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Administrative Law - 24 Oct 2006. Agency Organization. Traditional Government Functions Legislative (Rulemaking) Judicial (Adjudication) Executive (Prosecution) Why are the separated by the Constitution? What is the problem of combining them in an agency?.

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Agency Organization

  • Traditional Government Functions

    • Legislative (Rulemaking)

    • Judicial (Adjudication)

    • Executive (Prosecution)

  • Why are the separated by the Constitution?

  • What is the problem of combining them in an agency?


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Constitutional v. APA Limits on Combining Functions in Adjudications

  • The APA provides that should be some separation of functions in adjudications to reduce the conflict between prosecuting and judging a case

  • This is not a constitutional requirement

    • The United States Supreme Court will allow a decisionmaker to have other roles

    • There are limits - you have to argue that the facts make the appearance of conflict overwhelming


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Protections for ALJs Adjudications

  • Civil Service protections

  • Cannot be assigned other duties - no cleaning the toilet if the Secretary does not like your rulings

  • Nash v. Bown, 869 F2d 675 (Cir2 1989)

    • Can have performance goals

    • Cannot have decisional quotas

  • What if quality control guidelines are biased toward supporting the agency position?


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Bias by Agency Heads - Withrow v. Larkin 421 US 35 (1975) Adjudications

  • Medical board case

  • Same agency investigated the case, then pulled the doc's license

  • No problem, at the constitutional level

  • Is there something special about a medical board case?

  • Who usually sits on a medical board?

  • What is the notice and record issue?


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Criminal and Civil Law Parallels in Withrow Adjudications

  • Criminal law judges may rule on probable cause warrants and then also preside over the case resulting from the warrant

  • Civil law judges make many decisions in pretrial proceedings that would bias their ruling in the case

  • The problem is that there is a jury making the final decision in these cases, not the judge


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Valley v. AdjudicationsRapides Parish School Bd., 118 F.3d 1047 (Cir5 1997)

  • Firing a school superintendent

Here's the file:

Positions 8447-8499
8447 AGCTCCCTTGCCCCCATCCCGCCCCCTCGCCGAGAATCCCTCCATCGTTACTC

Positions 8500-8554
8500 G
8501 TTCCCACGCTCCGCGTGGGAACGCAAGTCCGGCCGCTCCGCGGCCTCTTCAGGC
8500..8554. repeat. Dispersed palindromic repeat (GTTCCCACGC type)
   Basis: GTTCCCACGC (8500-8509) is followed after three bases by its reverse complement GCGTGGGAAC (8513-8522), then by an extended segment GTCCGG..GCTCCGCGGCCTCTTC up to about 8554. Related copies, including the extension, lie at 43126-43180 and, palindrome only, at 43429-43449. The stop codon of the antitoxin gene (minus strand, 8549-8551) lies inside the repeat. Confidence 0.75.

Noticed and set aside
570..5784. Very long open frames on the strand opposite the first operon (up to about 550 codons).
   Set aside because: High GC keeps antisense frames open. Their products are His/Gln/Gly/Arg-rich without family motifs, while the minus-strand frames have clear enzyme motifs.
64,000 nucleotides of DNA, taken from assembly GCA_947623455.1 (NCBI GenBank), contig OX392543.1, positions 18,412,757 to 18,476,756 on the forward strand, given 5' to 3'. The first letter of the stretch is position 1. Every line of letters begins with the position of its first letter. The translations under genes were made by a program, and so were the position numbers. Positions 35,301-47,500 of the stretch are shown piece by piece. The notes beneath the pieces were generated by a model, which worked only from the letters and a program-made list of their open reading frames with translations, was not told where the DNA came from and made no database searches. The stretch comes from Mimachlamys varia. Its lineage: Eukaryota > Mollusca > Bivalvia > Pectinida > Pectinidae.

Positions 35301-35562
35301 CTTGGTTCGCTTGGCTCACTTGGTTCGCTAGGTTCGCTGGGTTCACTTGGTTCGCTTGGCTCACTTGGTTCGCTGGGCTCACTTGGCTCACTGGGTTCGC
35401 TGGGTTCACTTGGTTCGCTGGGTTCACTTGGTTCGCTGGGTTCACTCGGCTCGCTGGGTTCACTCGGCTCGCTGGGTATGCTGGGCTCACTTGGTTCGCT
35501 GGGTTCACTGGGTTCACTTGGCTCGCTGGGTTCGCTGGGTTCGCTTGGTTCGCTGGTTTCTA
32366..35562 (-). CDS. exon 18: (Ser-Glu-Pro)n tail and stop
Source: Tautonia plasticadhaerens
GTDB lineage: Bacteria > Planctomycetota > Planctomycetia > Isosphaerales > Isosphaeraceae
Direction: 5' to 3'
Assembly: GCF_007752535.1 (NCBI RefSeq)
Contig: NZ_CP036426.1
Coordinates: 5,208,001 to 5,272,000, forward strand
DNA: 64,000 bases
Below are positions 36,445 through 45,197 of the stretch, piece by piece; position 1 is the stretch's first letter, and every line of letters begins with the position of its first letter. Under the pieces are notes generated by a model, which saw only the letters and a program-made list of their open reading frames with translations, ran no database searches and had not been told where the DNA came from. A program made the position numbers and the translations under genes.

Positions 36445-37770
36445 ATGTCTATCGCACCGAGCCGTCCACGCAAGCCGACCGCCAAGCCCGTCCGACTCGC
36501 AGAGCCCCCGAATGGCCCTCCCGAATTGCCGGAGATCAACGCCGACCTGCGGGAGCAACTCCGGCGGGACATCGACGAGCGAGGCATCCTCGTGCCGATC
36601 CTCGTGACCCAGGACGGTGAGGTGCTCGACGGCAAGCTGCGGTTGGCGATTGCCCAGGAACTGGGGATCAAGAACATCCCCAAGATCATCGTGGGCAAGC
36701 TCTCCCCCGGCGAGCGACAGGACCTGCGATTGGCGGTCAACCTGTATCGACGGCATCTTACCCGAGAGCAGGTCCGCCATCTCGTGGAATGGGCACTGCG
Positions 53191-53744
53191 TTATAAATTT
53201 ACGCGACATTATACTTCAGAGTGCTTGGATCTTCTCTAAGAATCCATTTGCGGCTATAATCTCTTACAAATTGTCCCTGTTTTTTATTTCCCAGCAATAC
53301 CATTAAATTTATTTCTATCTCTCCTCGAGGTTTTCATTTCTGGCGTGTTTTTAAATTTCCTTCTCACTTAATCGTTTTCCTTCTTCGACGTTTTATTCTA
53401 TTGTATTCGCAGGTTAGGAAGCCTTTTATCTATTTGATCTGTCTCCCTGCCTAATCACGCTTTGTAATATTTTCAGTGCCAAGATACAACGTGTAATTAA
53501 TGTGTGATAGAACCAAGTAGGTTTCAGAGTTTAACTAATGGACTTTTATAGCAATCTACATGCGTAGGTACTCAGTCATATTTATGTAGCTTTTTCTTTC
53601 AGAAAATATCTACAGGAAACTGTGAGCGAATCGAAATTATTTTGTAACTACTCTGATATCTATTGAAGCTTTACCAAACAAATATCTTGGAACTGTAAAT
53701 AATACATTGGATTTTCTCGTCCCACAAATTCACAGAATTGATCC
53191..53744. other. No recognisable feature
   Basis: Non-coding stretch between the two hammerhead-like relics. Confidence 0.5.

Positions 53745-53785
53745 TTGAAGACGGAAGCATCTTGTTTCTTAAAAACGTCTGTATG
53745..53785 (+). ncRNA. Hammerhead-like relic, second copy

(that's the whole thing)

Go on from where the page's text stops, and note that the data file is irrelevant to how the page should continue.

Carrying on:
• In sum, the record in the case unfolds like a soap opera. The respective views of the parties were regularly aired out in the print and broadcast media in the Rapides Parish area. One need only make a cursory review of the exhibits and the testimony to get a clear impression of the rancor and deeply held views of the aforementioned school board members prior to the discharge hearing. Indeed, the district court's sparing recitation of the facts underlying its ruling was a tacit acknowledgment of the general public's and the school board's awareness of the details of the accusations in the case.


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Court Ruling Adjudications

  • Upheld an injunction reinstating the superintendent until the board could give an unbiased hearing

  • No hint from the court about how that might be done.


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FTC v. Cement Institute, 333 US 683 (1948) Adjudications

  • FTC issued reports criticizing a certain method of cost analysis

  • Plaintiff argued that this showed that the commissioners were biased against their business, which relied on this method

  • Court said this would prevent the agency from carrying out its legilative mandate


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American Cyanmid v. FTC, 363 F2d 757 (Cir6 1966) Adjudications

  • Chairman of the FTC had investigated drug company while counsel of a senate committee

  • When the FTC investigated a complaint on the same subject against a drug company, the hearing examiner ruled for the drug company

  • The Chairman participated in the commission's overturning of the hearing officer, but his vote was not critical